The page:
I remember an anecdote that astronomer Hubert Reeves recalls in his memoirs. He was a young french-canadian man in Northern Canada, working on a student job as a chemist for a mining company. His job was to analyze the amount of iron ore in mineral samples he was given. Years later, he realized that the Iron Ore company of Canada, the company he helped analyze samples for, was given a 10-year contract to mine, and so they had a “rush program” to plunder as much of our natural ressources at low cost as they humanly can. The aftermath was tragic, and the contract was a scandal in my home province. He recalls (free translation by yours truly): “This lab allowed me to acknowledge a reality that, in my naivety, I didn’t foresee: that of science being at the service of industry and profit.” What worries me and angers me is the instrumentalizing of legit scientific projects, run by well-intentioned scientists, to advance free-market goals. There are politics involved in those types of projects: who gives out the contract to mine an asteroid? Who “owns” the ressources? I fear a future “space cowboys” race of the “if you can get to it and bring it back, you deserve it, it’s yours”-type, wrapped in a pretty publics relation campaign. Of course I can’t be against educators and museums using a telescope “of their own”, but that’s a non-issue for me if the people providing them the telescope own it privately, and are using it to build social capital for space mining. I wouldn’t go as far as comparing it to Project Manhattan, but in terms of alternate agenda, I almost could, only Planetary Ressources are not exactly hiding their ultimate goals, and I guess that’s one thing I can commend.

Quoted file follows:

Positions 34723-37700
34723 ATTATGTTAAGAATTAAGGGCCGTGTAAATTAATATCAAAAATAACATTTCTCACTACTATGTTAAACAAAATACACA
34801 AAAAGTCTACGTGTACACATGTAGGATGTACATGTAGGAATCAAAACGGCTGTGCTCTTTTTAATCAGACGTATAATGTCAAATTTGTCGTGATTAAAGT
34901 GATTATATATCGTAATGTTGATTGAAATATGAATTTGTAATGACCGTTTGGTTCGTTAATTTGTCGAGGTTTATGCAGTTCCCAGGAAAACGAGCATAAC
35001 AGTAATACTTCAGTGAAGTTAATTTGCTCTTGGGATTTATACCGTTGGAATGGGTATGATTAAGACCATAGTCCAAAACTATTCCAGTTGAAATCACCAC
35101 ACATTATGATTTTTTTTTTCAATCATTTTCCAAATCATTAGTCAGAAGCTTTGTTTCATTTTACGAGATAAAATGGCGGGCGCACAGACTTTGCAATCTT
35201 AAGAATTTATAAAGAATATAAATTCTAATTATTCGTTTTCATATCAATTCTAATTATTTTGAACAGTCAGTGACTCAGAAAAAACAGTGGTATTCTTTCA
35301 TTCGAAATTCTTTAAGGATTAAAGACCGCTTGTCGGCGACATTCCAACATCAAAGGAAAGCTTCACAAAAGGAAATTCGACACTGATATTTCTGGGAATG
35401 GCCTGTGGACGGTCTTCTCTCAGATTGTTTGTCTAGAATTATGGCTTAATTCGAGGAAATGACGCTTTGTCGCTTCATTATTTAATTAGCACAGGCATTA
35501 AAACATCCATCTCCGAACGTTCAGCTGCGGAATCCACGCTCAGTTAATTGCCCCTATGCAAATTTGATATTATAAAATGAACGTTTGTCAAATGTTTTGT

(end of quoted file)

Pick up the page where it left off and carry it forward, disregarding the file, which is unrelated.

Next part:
I do believe that the science coming out of the new Zoo will be of scientific value, but I can’t help but think it’s a key link in a chain of events I can only frown upon. My inner environmental sociologist is waving a triple red flag when I read that “Planetary Resources is establishing a new paradigm for resource discovery and utilization that will bring the solar system into humanity’s sphere of influence.”…. I’m for limiting our sphere of influence, not enlarging it. We are way too flawed still to inflict our will on the rest of the universe, it’s like tasking an adolescent to conceive a building when all he’s really ever built is a fort in the backyard. That’s why I also don’t really think that “freedom” should be the ruling voice in space telescope time allocation (althought it makes for a great leitmotiv for PR), a rare ressource that would undoubtedly be put to better use if prioritized by scientific value, not by how much you’re willing to pay. I don’t think scientists turning to private telescopes would enjoy market effects on their observation costs down the line: this economicization of anything and everything has to stop somewhere. Budgets are being slashes in the public system right now, but I don’t believe in the private sector as a viable alternative: it will only prove to the budget slashers that they were right to slash, free-market fundamentalists will keep lobbying until that happens, and fundamental science will suffer a forced hunger strike budget-wise.

    I believe space is a common ressource, not a private one. So is science, that’s why I enjoy citizen science, because knowledge is humanity’s greatest ressource, and the only ressource I ever want to mine. I can only speak for myself when I say that I won’t partake in the Asteroid Zoo, for ideological and ethical reasons, but yet again, I wish to apologize for my raw critique quoted by Jean above, the circumstances were quite informal and didn’t allow me to elaborate then, and I hope this isn’t seen as a conspirationist-type rant or a personal attack on any PR person at Planetary Ressources (I’m sure you’re very good at your job, sir, and don’t think too often about neoliberal space takeover!), but only felt that it needed to be said that this project is not politically neutral.

    Katsee